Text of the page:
July 15, 2022
India being a majorly vegetarian country, the diets here are rich in carbohydrates (almost 70-80 percent of their diet). Indian food companies mostly produce both vegetarian and non-vegetarian products to cater to a larger audience. But the problem arises when they are produced in the same firm which poses certain challenges in terms of managing vegetarian (green/veg) and non-vegetarian (brown/non-veg) production. This will hamper the sentiments and religious beliefs of people if the categorization hasn’t been done in a proper manner. Hence, it becomes necessary to distinguish both the products accurately and clearly. Therefore in 2011, the Indian state made it mandatory for all processed food products to be labelled to indicate whether products are vegetarian (green) or non-vegetarian (brown).
All packaged foods that contain ingredients including food additives, and processing aids of animal origin have to depict a symbol and color code, to indicate that the product is a Non-Vegetarian Product.
In the recently released 2020 Labelling and Display Regulations, FSSAI has changed the symbol of non vegetarian food from a brown circle to a brown triangle to help colour blind people distinguish it from the green circle denoting vegetarian food.
The symbol shall consist of a brown color-filled triangle inside a square with a brown outline having the diameter and sides not less than the minimum size specified.
Provided that any article of food contains egg only as Non-Vegetarian ingredient, the manufacturer, or packer or seller may give a declaration to this effect in addition to the said symbol.
All packaged food that contains ingredients including food additives, and processing aids of plant origin has to depict a symbol and color code, to indicate that the product is a Vegetarian Product. The symbol shall consist of a green color-filled circle inside a square with a green outline having sides not less than the minimum size specified.
All advertisements, pamphlets, brochures, etc are mandatorily required to promptly display the vegetarian and non-vegetarian logo for their products.
These logos are to be displayed on the front of pack having a contrasting background in close proximity to the Brand name.
The declaration of vegetarian and non-vegetarian logos are not applicable for certain products such as mineral water, packaged drinking water, carbonated water, alcoholic beverages, liquid milk, milk powders and honey.
Veganism does not include foods which are of animal origin or its by-products being used in the product in any form. It includes all plant-based ingredients like fruits, vegetables, cereals and nuts. This group of consumers avoid meat, poultry, seafood, dairy products, eggs as well as honey.
There is no separate regulation for exclusively vegan products as of now but according to new FSSAI Amendment Regulations, 2020 w.r.t. new standards of Dairy Analogue and revision of standards of Ghee and other Milk Fat Products, non-dairy substitutes will be addressed as “Analogue” which is defined as following by FSSAI:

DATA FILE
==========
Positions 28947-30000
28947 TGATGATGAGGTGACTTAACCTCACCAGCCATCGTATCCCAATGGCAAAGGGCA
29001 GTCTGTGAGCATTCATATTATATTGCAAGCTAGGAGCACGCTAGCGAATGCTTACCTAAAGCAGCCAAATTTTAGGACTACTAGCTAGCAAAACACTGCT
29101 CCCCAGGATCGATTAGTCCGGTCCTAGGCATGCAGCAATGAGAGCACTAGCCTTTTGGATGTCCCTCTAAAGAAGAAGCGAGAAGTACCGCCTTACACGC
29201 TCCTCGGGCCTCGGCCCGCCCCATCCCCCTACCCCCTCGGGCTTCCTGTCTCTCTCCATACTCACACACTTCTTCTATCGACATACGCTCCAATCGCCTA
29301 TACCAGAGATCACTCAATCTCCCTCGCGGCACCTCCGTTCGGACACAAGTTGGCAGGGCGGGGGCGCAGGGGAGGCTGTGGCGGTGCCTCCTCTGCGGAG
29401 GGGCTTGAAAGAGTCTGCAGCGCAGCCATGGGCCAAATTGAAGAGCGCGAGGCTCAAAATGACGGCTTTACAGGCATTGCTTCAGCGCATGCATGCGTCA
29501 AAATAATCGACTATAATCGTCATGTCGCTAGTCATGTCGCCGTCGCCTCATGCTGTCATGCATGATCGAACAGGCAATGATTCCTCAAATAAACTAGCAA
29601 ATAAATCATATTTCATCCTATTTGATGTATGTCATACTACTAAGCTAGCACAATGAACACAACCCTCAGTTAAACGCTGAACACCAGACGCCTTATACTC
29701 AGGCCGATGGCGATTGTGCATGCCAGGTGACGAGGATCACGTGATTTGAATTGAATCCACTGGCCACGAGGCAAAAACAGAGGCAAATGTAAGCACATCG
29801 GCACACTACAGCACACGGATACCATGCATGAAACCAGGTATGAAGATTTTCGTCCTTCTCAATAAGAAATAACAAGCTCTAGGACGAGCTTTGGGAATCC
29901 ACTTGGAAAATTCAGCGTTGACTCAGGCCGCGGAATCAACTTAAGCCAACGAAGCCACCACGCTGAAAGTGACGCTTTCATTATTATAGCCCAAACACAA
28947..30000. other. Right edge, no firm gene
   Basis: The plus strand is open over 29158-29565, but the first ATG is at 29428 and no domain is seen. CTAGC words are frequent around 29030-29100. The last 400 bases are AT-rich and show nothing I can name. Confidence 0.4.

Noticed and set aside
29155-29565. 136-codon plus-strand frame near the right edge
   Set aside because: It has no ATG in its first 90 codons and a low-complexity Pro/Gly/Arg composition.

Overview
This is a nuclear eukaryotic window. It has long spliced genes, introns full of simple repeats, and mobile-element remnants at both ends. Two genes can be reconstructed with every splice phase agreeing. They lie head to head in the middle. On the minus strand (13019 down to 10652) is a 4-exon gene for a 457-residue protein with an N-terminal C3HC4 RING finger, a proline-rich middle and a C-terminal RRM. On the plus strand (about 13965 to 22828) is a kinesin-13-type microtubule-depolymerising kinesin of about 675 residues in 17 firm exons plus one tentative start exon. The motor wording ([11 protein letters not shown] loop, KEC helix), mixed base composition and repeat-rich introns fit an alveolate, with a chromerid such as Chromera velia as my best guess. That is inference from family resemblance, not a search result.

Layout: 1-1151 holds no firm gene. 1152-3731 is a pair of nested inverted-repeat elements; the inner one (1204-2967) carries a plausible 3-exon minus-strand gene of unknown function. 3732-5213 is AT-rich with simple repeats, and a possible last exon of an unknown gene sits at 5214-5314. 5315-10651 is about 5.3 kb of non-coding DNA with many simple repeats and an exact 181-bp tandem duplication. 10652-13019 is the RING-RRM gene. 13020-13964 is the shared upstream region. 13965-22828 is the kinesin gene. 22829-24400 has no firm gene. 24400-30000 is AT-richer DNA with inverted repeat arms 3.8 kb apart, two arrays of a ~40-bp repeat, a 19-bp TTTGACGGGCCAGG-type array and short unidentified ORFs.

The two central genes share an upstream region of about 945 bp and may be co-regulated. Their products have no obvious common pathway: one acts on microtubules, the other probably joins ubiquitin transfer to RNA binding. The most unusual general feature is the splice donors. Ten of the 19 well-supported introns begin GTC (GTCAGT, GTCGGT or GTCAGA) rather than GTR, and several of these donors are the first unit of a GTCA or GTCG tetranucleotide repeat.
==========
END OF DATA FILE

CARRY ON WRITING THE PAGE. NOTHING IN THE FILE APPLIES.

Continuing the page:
“Analogue in the dairy context means an imitation product that is designed or structured to mimic, or offered as an alternative/replacement to, a milk or milk product or composite milk product as defined in these regulations by partial or full substitution of selected milk components with other components from non-dairy sources, or prepared by using non-dairy ingredient(s) exclusively or in combination with dairy ingredients.”
Further, it has been provided that terms such as ‘dairy’, phonetically similar or spell alike terms (related to milk or milk products) shall not be used on the nomenclature of such products.
The name of the dairy ingredient shall be indicated in the list of ingredients, provided it has been used during the manufacturing of the product.
It is also mandatory to label such Analogue products as ‘THIS IS NOT A DAIRY PRODUCT.’
Also Read - Why Is It So Critical To Read A Food Label? REFERENCES:
Khandewal S & Kavishwar A (October, 2018). Indians Are Protein Deficient, And It Needs Immediate Attention. Forbes India.
Food Safety Helpline. (October, 2013). Food Labelling Requirements for Veg and Non-Veg: Module 5.
Fischer, J. (2020). Green and/or brown: Governing food production in India. Research in Globalization, 2, 100017.
Food Safety and Standards Authority of India. Product Standards. Food Safety and Standards (Labelling and Display) Regulations, 2020.
Rai D (September, 2020). Vegan products or imitation products. iPleaders.
Rashida Vapiwala (Founder at LabelBlind®, Food Label Specialist, Ph.D (Food Science and Nutrition))
Rashida is passionate about solving problems for the food industry using technology. She loves creating tech-led solutions in the space of Nutrition.